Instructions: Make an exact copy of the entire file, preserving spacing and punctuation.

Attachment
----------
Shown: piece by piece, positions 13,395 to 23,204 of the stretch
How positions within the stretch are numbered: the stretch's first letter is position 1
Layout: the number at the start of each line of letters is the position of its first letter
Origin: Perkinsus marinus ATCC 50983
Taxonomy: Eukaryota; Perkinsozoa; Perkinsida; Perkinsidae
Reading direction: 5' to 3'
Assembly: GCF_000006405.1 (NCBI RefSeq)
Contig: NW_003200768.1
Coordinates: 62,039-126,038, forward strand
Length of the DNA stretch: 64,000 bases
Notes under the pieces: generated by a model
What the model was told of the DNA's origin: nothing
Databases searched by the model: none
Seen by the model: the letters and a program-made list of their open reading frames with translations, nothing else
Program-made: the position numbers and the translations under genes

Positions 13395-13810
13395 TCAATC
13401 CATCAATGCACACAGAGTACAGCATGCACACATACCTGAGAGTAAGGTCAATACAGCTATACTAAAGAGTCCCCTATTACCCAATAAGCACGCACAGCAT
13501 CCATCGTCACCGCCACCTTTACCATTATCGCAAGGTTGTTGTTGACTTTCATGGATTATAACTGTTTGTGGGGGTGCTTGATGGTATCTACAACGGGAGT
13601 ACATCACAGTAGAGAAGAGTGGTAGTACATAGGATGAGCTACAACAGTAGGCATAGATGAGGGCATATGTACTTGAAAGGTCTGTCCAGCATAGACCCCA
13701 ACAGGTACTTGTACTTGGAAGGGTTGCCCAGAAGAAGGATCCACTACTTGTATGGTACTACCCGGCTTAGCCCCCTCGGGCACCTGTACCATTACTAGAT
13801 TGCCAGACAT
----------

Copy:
Shown: piece by piece, positions 13,395 to 23,204 of the stretch
How positions within the stretch are numbered: the stretch's first letter is position 1
Layout: the number at the start of each line of letters is the position of its first letter
Origin: Perkinsus marinus ATCC 50983
Taxonomy: Eukaryota; Perkinsozoa; Perkinsida; Perkinsidae
Reading direction: 5' to 3'
Assembly: GCF_000006405.1 (NCBI RefSeq)
Contig: NW_003200768.1
Coordinates: 62,039-126,038, forward strand
Length of the DNA stretch: 64,000 bases
Notes under the pieces: generated by a model
What the model was told of the DNA's origin: nothing
Databases searched by the model: none
Seen by the model: the letters and a program-made list of their open reading frames with translations, nothing else
Program-made: the position numbers and the translations under genes

Positions 13395-13810
13395 TCAATC
13401 CATCAATGCACACAGAGTACAGCATGCACACATACCTGAGAGTAAGGTCAATACAGCTATACTAAAGAGTCCCCTATTACCCAATAAGCACGCACAGCAT
13501 CCATCGTCACCGCCACCTTTACCATTATCGCAAGGTTGTTGTTGACTTTCATGGATTATAACTGTTTGTGGGGGTGCTTGATGGTATCTACAACGGGAGT
13601 ACATCACAGTAGAGAAGAGTGGTAGTACATAGGATGAGCTACAACAGTAGGCATAGATGAGGGCATATGTACTTGAAAGGTCTGTCCAGCATAGACCCCA
13701 ACAGGTACTTGTACTTGGAAGGGTTGCCCAGAAGAAGGATCCACTACTTGTATGGTACTACCCGGCTTAGCCCCCTCGGGCACCTGTACCATTACTAGAT
13801 TGCCAGACAT